Robert Manley's 1955 GMC Pickup
(from Volume 13, Issue 151)

Though Robert Manley’s 1955 Second Series GMC 100 Step-side Pickup is more than 50 years old, he is only the second owner. Mr. Carr of Fort Worth, Texas purchased the truck brand new in March of 1956, paying $1,300 to drive it off the showroom floor. It came with just about every option, making it very luxurious for a pickup of its day. In fact, in the GMC advertising, the slogan was “Too good looking to be called a truck”. The original two-tone colors of Indian Turquoise and Bombay White certainly evoke a classic 50’s feel, and it also came with the large rear window, the chrome package, visor, side mounted spare, and radio.

In 1955 GM produced two models, the First Series and the Second Series. Production for ’55 First Series trucks were carryover designs from ’54, until the new Second Series was put into production to combat Ford’s radical 1953 Ford F-100. The midyear launch of the Second Series Pickup featured aggressive styling similar to that of the new passenger car models. This was GM’s most ambitious and complete product revision in the company’s history, and perhaps its most successful. Wraparound windshields and panoramic rear windows were a significant styling innovation, and the winning Pickup design GM went with was designed by an aeronautical engineer that worked at Kennedy Space Center, and lived in Titusville, Florida. Inside, the instrument panel has every gauge, and as GM said, they wanted to give it that “aircraft cockpit look”.

The first year of the GM V-8 was 1955, and power for Robert’s truck comes from the original “GMC 317” V-8 engine (which is actually a Pontiac 316 at heart), fitted with a Rochester carburetor and a 4-speed Hydra-Matic transmission - which by the way, does not have a torque converter. The story behind how this particular engine wound up in the truck, however, is not so straight forward. GM had a plant the size of 4 acres, which at the time was the largest building of it’s type, that burned completely to the ground. The fire was started by a worker with a propane torch repairing a garage door, and after the fire started they found out the hard way that there were no fire extinguishers handy. The loss of this plant is why GM put Pontiac engines in their GMC trucks (though the valve covers read GMC). The engine in Robert’s truck is a Pontiac 316, which GMC called a 317. The following year Pontiac had a 347, and when GMC used it they called it a 348.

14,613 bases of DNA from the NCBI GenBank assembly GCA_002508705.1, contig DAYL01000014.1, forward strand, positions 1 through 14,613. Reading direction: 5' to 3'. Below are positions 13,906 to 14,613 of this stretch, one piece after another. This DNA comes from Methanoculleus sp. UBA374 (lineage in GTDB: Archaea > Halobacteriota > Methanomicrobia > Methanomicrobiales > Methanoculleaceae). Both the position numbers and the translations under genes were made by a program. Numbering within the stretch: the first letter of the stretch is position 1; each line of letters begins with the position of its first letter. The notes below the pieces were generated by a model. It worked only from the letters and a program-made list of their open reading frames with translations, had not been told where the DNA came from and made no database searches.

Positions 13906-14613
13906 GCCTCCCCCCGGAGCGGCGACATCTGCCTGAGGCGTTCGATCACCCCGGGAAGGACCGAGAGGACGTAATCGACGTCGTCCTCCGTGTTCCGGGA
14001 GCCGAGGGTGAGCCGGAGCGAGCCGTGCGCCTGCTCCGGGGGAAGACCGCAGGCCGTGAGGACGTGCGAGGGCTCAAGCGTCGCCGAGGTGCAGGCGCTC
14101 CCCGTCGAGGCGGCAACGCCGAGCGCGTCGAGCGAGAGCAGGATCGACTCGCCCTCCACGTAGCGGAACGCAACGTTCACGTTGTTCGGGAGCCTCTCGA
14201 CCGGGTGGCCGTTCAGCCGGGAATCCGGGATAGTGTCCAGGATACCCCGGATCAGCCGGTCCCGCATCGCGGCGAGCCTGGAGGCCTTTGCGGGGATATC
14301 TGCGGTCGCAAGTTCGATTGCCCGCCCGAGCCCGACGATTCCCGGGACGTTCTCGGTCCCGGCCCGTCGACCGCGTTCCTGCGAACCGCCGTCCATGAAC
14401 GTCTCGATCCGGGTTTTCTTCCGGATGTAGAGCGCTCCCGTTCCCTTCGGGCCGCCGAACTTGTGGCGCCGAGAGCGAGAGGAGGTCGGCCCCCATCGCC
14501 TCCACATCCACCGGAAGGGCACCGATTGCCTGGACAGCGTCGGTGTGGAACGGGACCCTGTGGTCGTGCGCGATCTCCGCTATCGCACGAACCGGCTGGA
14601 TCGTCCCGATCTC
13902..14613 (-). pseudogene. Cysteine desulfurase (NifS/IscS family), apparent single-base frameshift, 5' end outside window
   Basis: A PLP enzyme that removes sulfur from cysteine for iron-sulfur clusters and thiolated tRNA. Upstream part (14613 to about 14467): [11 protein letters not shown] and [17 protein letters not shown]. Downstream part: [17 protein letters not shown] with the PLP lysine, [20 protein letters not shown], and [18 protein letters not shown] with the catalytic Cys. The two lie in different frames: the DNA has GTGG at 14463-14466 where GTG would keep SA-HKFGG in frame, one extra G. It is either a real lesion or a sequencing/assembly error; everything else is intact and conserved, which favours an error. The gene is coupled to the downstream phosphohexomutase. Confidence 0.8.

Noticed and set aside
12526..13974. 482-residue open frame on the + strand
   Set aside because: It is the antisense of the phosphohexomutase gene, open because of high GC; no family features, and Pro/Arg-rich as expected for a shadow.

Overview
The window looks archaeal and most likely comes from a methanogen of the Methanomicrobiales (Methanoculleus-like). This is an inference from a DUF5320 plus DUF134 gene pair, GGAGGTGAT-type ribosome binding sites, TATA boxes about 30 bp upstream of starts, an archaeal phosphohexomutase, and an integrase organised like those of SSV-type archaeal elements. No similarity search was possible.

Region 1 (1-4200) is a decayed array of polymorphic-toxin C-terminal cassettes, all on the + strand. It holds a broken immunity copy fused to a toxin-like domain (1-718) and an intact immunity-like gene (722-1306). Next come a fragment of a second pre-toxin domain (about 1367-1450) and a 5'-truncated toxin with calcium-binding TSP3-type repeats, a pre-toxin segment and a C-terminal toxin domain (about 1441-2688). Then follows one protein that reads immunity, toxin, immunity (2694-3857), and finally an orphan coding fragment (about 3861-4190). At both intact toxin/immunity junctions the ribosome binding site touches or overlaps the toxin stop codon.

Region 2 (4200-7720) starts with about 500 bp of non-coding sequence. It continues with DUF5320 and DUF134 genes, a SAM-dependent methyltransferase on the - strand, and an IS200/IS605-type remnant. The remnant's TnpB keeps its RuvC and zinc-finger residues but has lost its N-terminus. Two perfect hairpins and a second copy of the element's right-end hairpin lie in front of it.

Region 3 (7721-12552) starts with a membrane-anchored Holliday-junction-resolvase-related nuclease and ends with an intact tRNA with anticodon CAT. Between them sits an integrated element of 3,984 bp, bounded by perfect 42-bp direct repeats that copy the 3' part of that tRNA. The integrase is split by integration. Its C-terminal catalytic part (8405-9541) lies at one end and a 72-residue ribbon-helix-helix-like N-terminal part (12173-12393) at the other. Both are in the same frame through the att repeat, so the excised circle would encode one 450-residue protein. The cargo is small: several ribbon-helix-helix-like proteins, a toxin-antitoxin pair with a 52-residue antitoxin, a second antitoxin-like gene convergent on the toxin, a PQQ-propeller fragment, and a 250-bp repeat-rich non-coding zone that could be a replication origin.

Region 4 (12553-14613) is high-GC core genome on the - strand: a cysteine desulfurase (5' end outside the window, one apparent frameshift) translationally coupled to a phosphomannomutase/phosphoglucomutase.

Robert has every one of the annual registrations back to day one, including the title and the original battery warranty, all in the original bank’s envelope the Mr. Carr used - including both the original front and rear ‘56 Texas truck license plates. In fact, this truck still spots it’s original 1956 Texas Highway inspection sticker! The serial number on Robert’s truck is 1018PY8630, which broken down means; 101 is for half ton, the 8 stands for the V-8 engine, the P stands for Pontiac, Michigan where it was assembled, the Y stands for 1955, and then 8630 is the sequence number.

Robert, who lives in Orlando, Florida, loves to cruise at Old Town on Saturday nights, and takes his GMC to as many car shows as he can. He says that car shows and cruise-ins are where he has the most fun, and has met the nicest people. One thing is for sure, with his pristine 1955 Second Series GMC 100 Step-side Pickup on display it is sure to attract a crowd, and plenty of people to talk to. CN